About the Author(s)

MacDonald Idu Email symbol
Department of Plant Biology and Biotechnology, University of Benin, Nigeria

Ovuakporie-Uvo Oghale symbol
Department of Plant Biology and Biotechnology, University of Benin, Nigeria

Ima-Osagie O. Sarah
Department of Plant Biology and Biotechnology, University of Benin, Nigeria


Idu, M., Oghale, O-U. & Sarah, I-M.O, 2017, ‘Indigenous plants used by the Otuo tribe of Owan East Local Government Area, Edo State, Nigeria’, Journal of Medicinal Plants For Economic Development 1(1), a10. https://doi.org/10.4102/jomped.v1i1.10

Original Research

Indigenous plants used by the Otuo tribe of Owan East Local Government Area, Edo State, Nigeria

MacDonald Idu, Ovuakporie-Uvo Oghale, Ima-Osagie O. Sarah

Received: 31 Jan. 2017; Accepted: 29 May 2017; Published: 31 Aug. 2017

Copyright: © 2017. The Author(s). Licensee: AOSIS.
This is an Open Access article distributed under the terms of the Creative Commons Attribution License, which permits unrestricted use, distribution, and reproduction in any medium, provided the original work is properly cited.


Background: Traditional medicine remains an integral part of the Otuo tribe in Owan East Local Government Area of Edo State.

Aim: The study is aimed at documenting the ethnobotany of the Otuo tribe by evaluating the uses of plants found in the area, identifying the importance value (IV), fidelity level (FL) and principal taxonomic groups of the plants.

Methods: Data were gathered following an oral interview of unlettered herbal practitioners. Literate men, women and young settlers in the community were cross-examined using a semi-structured questionnaire. Fifty respondents made up this study size. Data were collated to report botanical names, common and vernacular names of the species of plants surveyed. Information on the use, methods of preparation and plant part used was documented. The FL and IV were determined.

Results: 101 plants belonging to 46 families were reported. The best-represented family was the Fabaceae with 11 species followed by the Euphorbiaceae with 6 species. Of the 101 plants, 80 plants have medicinal uses and 58 have other economic uses. Amongst the medicinal plants, Azadirachta indica had the highest FL and IV of 100 and 1.0, respectively, followed by Cymbopogon citratus with FL of 96; both plants are used to treat malaria. The major ailments treated with plants by the Otuo tribe include malaria, cataracts, rheumatism and dysentery, amongst others.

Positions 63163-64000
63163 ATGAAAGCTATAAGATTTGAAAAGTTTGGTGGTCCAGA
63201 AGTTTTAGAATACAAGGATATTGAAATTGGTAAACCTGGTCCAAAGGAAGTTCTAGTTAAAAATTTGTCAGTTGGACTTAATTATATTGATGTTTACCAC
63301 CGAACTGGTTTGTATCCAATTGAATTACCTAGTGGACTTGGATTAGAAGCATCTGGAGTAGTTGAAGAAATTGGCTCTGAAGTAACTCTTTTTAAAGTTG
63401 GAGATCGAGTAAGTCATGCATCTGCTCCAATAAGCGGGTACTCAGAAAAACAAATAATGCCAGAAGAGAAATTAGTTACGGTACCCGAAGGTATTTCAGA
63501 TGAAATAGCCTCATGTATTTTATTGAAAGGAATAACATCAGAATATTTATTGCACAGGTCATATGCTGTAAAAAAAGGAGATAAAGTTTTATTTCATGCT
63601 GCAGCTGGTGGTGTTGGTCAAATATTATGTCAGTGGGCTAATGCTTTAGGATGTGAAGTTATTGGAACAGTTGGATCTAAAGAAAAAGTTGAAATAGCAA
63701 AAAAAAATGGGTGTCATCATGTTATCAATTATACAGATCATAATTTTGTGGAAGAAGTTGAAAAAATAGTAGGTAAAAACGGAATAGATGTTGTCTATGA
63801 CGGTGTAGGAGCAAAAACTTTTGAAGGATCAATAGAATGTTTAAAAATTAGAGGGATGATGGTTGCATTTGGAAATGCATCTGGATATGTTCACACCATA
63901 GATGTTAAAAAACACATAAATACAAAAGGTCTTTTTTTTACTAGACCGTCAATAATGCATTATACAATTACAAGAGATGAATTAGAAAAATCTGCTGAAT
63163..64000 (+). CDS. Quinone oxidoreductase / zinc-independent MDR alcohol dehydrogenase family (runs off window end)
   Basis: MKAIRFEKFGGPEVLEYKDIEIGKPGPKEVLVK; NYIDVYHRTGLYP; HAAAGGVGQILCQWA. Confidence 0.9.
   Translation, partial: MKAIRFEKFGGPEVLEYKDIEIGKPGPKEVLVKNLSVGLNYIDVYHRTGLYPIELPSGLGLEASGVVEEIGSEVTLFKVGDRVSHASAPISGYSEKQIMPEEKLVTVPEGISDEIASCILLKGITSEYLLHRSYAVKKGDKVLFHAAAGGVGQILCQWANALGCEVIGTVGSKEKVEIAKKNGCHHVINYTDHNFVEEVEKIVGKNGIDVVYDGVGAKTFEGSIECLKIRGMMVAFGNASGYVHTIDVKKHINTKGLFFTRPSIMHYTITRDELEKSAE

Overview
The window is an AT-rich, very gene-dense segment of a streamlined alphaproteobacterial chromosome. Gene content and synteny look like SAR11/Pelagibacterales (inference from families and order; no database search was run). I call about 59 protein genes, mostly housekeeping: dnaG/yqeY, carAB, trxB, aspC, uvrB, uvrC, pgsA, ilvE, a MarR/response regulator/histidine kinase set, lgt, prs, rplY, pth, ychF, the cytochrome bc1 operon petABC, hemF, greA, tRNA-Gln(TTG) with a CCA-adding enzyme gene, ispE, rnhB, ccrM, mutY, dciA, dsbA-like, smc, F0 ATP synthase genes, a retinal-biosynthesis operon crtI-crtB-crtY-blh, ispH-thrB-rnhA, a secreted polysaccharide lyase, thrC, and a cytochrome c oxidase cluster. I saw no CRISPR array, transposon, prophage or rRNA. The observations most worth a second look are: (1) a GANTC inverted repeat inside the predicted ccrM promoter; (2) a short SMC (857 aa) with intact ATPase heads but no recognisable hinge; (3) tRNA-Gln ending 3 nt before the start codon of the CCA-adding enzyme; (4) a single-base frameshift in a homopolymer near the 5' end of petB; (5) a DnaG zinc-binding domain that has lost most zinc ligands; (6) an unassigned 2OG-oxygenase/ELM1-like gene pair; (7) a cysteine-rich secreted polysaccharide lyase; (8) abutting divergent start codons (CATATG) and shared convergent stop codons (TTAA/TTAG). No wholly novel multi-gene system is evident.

Conclusion: The people of Otuo are rich in plant-based remedies. They devotedly practise local medicine use because it is cost-effective and efficient, thereby contributing greatly to the economic development of the area.


Ethnobotany is an aspect of plant science that deals with the general use of plants in a particular environment or society (Sofowora 1982). It studies the relationship between man, plant and the various roles plants play in the environment and what meanings society or the environment give to them. Plant use is unique to different areas of the world, and some of these plants have specific and special purposes. The plants used by any tribe or region may include drug plants, food plants, ceremonial plants, etc. Ethnobotany was historically practised by explorers who recorded the use of plants by the natives of an area in their travels. The historical knowledge of these plants was largely based on casual observations and use record, which formed the basis of today’s knowledge of plant usage (Cotton 1996). Various disciplines have emerged from the field of ethnobotany, and one of such is ethnomedicine.

Ethnomedicine is the use of plants by members of an indigenous culture for which there is no organised medical system or formal training by the prescriber. In the traditional African healing system, ethnomedicine is also referred to as folk medicine, herbal medicine and native medicine. According to the World Conservation Union (WCN), approximately one-quarter of all prescription drugs are derived from plants and many of these come from the humid tropical forests (Oseni 1989). The plant parts used in ethnomedicine include the roots, leaves, bark, twigs, flowers and seeds. Plants are either used fresh or dry mostly in the form of decoction. Generally, more than one species of plant are used in preparation of the decoction. Some traditional medicines are of pharmaceutical value, while others combine the pharmaceutical with supernatural powers.